Dr. Tony Joy is a member of the London Air Ambulance team that landed in Parliament Square. At first, the team was given very little information. They thought they were responding to a road crash with 20 plus patients.

What they saw when they arrived on the scene was much different than what they expected, but a survey from the air told them it was a major traumatic event. The team worked an extremely long day, tending to the nearly 40 injured individuals. Their sacrifice is a true example of the resilience of the British People.

The National Health Services (NHS) Staff. Doctors, nurses, and medics from the nearby St. Thomas Hospital responded to the scene, and the administration called in extra manpower to help the injured and provide the extra medical care needed.

The entire staff went above and beyond to help those affected, and all of them displayed what it’s like to put Red Shoes culture into action. Theirs was truly a Red Shoes Moment.

The British people are resilient, and all over the country people posted signs, Tweeted, and showed their support not only for those injured and the first responders, but about themselves as well. "London is the greatest city in the world,” the Mayor’s office said. “We will never be cowed by terrorism. We stand together in the face of those who seek to harm us and destroy our way of life. We always have and we always will."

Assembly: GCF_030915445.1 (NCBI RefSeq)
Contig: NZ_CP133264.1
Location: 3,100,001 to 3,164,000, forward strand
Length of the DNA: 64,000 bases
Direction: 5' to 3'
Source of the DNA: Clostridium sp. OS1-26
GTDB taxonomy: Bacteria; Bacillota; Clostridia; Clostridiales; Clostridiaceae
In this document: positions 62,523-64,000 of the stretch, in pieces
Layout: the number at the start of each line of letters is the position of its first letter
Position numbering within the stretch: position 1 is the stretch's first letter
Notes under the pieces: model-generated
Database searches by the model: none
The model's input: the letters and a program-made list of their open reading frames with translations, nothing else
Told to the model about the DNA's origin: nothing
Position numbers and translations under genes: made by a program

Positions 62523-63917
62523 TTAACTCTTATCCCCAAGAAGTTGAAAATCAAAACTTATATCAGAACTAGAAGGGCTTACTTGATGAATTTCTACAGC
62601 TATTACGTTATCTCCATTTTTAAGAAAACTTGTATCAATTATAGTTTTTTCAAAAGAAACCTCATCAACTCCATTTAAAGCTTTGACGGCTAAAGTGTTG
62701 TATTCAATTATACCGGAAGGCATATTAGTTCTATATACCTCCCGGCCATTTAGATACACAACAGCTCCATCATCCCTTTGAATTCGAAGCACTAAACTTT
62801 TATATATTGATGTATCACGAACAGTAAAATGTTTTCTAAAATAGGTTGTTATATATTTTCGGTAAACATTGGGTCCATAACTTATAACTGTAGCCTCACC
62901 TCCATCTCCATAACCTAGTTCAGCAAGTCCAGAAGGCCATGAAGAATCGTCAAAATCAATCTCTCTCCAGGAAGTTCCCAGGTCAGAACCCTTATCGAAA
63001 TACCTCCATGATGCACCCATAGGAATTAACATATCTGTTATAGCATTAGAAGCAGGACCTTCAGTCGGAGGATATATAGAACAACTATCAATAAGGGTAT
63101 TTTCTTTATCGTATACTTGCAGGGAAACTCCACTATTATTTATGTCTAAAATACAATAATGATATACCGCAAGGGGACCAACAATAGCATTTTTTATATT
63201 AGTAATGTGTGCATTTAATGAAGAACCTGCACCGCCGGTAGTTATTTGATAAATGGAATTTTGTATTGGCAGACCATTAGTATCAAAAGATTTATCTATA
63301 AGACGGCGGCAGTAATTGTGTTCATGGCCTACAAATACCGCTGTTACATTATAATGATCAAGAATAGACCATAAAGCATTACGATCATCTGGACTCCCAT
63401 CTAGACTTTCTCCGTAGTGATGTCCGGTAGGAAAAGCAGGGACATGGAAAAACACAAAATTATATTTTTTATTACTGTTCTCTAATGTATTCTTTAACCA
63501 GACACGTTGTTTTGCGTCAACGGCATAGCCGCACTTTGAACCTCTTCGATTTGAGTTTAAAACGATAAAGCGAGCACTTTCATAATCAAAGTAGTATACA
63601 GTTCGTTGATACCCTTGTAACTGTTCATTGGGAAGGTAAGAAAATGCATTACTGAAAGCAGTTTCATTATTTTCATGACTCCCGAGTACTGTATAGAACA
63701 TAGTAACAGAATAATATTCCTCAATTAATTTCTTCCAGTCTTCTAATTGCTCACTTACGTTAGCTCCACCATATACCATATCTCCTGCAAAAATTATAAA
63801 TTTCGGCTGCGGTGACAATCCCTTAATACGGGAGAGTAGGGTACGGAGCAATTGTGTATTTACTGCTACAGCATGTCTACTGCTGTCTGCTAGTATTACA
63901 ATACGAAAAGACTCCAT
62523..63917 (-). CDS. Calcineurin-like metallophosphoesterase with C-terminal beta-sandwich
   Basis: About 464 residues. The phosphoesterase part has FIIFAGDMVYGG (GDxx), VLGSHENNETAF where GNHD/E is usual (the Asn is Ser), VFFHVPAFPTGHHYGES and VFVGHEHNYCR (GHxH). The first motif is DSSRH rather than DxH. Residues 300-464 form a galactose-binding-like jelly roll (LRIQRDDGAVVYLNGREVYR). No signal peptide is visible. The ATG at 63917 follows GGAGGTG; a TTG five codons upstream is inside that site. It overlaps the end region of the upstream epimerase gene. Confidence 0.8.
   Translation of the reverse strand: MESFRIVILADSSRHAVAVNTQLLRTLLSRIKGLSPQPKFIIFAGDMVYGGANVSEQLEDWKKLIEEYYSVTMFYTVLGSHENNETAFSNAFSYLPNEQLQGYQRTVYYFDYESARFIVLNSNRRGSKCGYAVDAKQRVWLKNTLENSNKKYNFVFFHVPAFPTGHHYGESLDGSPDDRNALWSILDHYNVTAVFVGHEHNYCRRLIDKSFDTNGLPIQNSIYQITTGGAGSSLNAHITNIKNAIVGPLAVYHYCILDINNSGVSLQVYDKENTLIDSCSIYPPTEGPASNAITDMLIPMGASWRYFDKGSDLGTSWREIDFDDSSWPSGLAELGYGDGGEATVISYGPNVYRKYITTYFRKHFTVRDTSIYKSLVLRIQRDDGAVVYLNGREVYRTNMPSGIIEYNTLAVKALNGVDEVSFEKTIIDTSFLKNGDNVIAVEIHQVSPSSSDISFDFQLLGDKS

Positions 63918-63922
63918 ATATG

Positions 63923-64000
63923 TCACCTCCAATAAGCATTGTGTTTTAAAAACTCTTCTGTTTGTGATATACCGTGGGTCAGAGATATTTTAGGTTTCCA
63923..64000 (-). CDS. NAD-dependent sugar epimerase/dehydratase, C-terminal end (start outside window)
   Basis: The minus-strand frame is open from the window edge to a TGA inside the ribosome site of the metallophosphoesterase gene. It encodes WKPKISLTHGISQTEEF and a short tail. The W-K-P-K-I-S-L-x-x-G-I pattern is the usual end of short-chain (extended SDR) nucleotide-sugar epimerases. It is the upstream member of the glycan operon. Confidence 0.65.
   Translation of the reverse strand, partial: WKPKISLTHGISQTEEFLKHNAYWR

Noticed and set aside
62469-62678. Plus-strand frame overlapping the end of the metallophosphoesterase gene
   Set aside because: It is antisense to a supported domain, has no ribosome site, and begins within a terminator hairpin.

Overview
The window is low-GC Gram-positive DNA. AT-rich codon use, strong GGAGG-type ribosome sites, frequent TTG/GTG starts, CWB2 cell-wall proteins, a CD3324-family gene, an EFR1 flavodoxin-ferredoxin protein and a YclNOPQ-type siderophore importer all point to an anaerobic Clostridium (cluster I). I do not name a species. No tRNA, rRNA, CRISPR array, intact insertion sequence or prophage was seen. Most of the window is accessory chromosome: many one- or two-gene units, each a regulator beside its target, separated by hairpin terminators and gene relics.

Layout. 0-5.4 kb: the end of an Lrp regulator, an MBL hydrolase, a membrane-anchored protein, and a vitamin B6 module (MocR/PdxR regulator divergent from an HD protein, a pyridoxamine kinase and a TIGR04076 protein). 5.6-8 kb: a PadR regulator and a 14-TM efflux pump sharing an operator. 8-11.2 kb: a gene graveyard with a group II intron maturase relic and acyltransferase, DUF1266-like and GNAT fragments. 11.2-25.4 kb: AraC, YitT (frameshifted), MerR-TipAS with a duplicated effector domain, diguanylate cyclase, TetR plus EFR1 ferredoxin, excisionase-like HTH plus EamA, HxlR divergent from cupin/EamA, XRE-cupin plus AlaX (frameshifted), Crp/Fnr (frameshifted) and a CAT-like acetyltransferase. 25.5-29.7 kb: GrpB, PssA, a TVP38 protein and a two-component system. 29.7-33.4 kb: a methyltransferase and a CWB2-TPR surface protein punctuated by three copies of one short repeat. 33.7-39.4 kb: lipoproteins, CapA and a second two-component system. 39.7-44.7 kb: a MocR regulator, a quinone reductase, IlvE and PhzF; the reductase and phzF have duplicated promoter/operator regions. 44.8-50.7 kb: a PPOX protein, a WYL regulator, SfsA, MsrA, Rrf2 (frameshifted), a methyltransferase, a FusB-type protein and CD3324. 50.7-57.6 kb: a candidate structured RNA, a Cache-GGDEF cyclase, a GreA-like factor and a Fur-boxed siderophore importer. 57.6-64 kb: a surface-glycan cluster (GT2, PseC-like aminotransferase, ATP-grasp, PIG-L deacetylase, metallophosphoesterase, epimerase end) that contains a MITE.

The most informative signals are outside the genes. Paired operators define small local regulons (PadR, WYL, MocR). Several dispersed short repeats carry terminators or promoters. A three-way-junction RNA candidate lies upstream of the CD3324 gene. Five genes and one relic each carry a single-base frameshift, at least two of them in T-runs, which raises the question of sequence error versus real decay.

Lonnie Mayne: I’ve been a part of the British Citizens Awards for the last three years, and love to highlight those who truly stand out and do good in the world. I’ve walked through that gate, visited the House of Lords, and my heart went out to the British Citizens who put themselves out there for the good of others during these horrible events.

Red Shoes Moments are not about me or my company, but about the real people doing good in the world. It is an honor to stand with the British people and recognize a few of the many who did so much good on that day.

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Owning and Extending the Customer Experience with Cheryl’s On 12th

A word of advice: Never pass up the opportunity to experience something done right—especially where food is involved. There is a lot to be learned from the things that get people buzzing—and one place that has been buzzing in my hometown of Portland, Oregon is a restaurant called Cheryl’s On 12th.

When the Spectacle Impacts the Professional